Approaching market access purely as a technocratic exercise will under-power the associated solutions for market access initiatives. There is a good reason to know how and in what way the benefits of a new medicine are distributed (to whom and how), and what those costs are, whether measured in money, time, risk or opportunity. These considerations, drawn from the ability to apply relevant political analysis and insight, adds explanatory power and relevance, for instance, market entry strategies, or identifying gaps in evidence.

Managerial control of medicines cost drivers

It is not unreasonable to have concerns about the cost of medicines.

Drug costs are usually influenced by government policies on pricing and reimbursement of medicines themselves. These range from simple discount seeking to more complex approaches such as conditional approvals, and value-based pricing (perhaps a subject for another posting). These can achieve a measure of drug cost control, but may also distort the market of medicines themselves.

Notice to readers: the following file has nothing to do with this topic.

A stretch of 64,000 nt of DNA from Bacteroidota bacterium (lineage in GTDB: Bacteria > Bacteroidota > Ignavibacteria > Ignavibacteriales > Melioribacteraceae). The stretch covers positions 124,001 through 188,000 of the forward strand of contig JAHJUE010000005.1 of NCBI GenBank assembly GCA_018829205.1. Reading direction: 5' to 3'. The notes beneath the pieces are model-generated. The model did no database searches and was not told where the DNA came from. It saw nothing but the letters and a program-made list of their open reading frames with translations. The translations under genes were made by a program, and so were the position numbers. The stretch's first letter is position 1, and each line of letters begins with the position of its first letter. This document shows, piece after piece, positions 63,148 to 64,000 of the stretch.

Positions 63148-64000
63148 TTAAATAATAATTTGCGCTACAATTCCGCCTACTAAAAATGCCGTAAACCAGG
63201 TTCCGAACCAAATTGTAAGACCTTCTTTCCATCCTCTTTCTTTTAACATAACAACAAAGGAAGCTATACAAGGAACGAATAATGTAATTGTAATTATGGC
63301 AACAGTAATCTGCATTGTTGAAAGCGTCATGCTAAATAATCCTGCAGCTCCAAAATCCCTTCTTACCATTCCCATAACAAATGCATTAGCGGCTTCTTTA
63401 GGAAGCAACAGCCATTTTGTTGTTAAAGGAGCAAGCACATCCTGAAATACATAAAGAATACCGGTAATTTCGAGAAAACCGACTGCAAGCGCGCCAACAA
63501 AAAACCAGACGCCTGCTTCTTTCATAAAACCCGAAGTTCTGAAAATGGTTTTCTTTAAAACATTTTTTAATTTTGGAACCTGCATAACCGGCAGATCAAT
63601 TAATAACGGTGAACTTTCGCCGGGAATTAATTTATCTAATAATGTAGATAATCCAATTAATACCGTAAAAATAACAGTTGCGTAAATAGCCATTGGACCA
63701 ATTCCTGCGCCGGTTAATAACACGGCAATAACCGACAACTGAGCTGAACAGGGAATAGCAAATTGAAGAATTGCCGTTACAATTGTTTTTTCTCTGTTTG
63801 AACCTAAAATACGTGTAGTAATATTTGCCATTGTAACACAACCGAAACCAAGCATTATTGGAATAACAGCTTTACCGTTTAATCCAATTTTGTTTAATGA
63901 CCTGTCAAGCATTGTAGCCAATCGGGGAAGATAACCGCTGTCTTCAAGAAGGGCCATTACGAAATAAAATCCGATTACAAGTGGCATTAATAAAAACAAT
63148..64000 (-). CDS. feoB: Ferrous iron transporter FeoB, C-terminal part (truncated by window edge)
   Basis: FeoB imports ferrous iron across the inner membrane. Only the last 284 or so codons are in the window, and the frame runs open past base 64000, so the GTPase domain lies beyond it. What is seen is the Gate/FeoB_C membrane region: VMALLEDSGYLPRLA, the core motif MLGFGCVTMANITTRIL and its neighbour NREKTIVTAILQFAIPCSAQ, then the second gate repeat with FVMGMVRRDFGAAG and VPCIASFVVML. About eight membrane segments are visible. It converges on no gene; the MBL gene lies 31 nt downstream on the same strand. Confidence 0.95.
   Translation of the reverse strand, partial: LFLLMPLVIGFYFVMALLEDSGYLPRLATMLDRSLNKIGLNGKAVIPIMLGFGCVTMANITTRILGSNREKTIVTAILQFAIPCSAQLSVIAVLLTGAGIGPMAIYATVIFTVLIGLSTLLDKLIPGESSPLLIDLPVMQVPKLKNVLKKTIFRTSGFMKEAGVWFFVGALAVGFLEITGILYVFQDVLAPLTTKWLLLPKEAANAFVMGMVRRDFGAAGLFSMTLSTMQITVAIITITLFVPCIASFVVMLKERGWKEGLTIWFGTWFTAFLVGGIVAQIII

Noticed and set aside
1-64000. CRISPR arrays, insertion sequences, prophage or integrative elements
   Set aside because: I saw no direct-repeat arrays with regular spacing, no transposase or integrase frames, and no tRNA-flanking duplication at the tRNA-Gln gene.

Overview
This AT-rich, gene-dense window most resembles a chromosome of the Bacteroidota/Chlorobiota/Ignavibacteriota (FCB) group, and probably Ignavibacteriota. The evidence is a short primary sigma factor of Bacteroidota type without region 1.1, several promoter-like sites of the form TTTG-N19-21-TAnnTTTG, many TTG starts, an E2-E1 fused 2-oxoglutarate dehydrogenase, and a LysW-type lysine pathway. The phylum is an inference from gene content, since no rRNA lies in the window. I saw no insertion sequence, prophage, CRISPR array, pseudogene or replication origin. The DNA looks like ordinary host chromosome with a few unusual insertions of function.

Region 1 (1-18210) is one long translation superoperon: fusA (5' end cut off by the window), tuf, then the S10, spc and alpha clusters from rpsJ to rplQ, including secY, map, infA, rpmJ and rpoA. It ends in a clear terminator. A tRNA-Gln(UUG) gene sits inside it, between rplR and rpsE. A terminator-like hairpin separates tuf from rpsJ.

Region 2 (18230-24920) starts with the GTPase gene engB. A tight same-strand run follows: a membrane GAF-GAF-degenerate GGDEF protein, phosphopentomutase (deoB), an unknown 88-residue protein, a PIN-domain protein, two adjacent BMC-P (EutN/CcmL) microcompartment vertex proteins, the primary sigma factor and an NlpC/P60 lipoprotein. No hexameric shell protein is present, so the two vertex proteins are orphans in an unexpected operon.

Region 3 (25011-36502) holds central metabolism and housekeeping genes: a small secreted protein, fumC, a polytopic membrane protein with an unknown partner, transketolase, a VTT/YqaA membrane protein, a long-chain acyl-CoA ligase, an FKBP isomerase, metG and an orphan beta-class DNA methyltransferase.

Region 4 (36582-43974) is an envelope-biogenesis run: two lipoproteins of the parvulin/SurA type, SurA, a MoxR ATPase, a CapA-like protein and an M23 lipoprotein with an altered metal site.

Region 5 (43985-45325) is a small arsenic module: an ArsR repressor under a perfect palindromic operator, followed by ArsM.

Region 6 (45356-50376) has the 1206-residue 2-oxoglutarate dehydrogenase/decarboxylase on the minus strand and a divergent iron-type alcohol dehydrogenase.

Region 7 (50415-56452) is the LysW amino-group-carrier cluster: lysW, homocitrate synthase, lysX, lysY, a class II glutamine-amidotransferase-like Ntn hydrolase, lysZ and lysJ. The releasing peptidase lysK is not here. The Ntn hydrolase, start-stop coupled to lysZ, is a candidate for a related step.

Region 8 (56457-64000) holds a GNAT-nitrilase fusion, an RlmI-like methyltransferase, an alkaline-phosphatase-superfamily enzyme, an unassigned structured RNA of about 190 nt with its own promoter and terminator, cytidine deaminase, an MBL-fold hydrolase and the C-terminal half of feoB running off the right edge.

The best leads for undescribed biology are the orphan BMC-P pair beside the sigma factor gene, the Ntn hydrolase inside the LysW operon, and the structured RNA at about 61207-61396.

For instance, tendering for generic medicines can sometimes lead to unacceptable consequences, such as unexpected product substitution by suppliers, patient and clinician confusion as medicines change appearance, and complications in medicines management or pharmacists. And a ‘winner take all’ award of contract can mean that the losers exit the market, removing a source of price competition and choice for consumers and governments. This is an unintended but avoidable consequence of using this crude procurement instrument.